Ropelewski and Halpert: Contextualizing the Impacts of ENSO

ENSO -> Seasonal Climate -> Impacts on Society

Chet Ropelewski and Michael Halpert are credited with producing the first robust analysis of describing regional shifts of precipitation and temperature distribution on a global scale during the phases of ENSO.

Although research by their predecessors showed results that identified regions (and seasons) where shifts in temperature and precipitation would occur, this data was mostly observational in nature and mainly focused on particular regions of interest.

The research carried out by Ropelewski and Halpert essentially provided a “consistent methodology for the definition of the geographical regions and the temporal phase of ENSO-related precipitation (1986) and temperature (1987)." This research expanded on the observations of previous work by establishing the coherence and magnitude of these temporal and spatial shifts. For example, when the ENSO index was positive (indicating El Niño conditions and cooler waters over the western equatorial Pacific Ocean), Ropelewski and Halpert found that dry conditions in Northern and Eastern Australia were highly probable.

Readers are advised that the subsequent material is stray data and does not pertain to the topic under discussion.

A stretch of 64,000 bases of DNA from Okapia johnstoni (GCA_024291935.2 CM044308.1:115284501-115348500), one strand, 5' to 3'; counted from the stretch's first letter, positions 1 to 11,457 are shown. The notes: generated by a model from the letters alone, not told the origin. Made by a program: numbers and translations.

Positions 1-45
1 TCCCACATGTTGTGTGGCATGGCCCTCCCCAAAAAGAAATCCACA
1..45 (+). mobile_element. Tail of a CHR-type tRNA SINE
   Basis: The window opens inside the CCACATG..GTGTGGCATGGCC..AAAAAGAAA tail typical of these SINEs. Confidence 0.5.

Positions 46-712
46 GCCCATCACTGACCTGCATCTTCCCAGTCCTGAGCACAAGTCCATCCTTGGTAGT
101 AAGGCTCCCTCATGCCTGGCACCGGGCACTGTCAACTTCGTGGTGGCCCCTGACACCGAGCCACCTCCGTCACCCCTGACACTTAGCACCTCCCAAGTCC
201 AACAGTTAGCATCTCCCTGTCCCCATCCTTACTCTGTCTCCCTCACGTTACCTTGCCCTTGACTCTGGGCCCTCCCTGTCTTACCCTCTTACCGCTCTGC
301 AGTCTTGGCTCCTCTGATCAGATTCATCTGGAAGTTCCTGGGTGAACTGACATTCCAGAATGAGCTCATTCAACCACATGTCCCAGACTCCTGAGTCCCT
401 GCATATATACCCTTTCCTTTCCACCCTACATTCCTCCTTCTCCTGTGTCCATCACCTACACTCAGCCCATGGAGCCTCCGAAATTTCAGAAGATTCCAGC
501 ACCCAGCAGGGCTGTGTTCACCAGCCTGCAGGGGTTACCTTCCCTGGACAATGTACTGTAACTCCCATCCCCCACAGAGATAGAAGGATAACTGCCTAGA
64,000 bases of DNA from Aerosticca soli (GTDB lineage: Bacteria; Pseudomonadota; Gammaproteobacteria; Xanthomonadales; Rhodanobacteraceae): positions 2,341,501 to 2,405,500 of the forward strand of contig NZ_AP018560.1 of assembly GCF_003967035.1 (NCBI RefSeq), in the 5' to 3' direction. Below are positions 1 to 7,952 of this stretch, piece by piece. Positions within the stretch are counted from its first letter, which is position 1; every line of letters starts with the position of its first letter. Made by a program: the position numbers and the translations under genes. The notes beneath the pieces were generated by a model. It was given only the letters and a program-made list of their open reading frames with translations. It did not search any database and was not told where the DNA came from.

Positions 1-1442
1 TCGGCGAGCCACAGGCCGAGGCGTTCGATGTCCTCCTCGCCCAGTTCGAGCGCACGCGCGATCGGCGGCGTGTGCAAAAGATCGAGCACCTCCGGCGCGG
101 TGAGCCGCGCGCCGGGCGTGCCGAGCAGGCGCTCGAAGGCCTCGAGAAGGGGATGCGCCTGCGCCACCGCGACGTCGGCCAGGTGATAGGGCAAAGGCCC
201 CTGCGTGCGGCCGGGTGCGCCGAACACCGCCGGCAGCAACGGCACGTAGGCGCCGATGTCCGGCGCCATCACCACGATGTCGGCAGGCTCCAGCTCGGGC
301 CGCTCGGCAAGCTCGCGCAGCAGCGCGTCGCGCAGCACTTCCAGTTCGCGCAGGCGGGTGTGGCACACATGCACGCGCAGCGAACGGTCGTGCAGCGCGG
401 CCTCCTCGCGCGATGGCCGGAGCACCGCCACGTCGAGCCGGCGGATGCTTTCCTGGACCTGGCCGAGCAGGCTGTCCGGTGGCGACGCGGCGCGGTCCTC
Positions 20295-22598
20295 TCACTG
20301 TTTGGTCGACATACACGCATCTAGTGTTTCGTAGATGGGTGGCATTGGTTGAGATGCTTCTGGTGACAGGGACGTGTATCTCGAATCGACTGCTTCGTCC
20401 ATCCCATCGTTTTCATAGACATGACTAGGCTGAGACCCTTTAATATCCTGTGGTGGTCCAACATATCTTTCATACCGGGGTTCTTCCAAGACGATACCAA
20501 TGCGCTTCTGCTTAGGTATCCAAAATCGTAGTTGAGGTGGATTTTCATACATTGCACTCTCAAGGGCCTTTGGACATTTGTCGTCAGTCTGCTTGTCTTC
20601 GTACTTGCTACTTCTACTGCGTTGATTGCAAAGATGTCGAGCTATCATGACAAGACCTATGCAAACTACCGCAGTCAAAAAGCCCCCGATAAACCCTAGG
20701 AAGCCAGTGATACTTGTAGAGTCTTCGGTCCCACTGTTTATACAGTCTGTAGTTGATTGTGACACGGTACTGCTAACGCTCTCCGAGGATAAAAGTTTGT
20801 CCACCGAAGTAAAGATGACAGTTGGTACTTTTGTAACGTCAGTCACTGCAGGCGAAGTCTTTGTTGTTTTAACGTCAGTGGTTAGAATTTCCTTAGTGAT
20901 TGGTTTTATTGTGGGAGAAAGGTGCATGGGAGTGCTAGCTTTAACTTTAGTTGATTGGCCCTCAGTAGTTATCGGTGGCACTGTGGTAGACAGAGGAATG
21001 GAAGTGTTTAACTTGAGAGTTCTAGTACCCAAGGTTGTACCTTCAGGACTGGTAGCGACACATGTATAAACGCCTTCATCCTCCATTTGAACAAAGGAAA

Quantifying the ENSO phase-specific geophysical impacts afforded more accurate climate forecasting with longer lead times and tailoring for a more precise geographic area. Doing so effectively enhanced climate risk management efforts across various sectors including agriculture, public health, water management, forestry and energy.

Ropelewski and Halpert's Key Works

Ropelewski, C. F. and Halpert, M. S. (1987). Global and regional scale precipitation patterns associated with the El Niño/Southern Oscillation. Monthly Weather Review, 115(8), 1606-1626.

Ropelewski, C. F. and Halpert, M. S. (1989). Precipitation patterns associated with the high index phase of the Southern Oscillation. Journal of climate, 2(3), 268-284.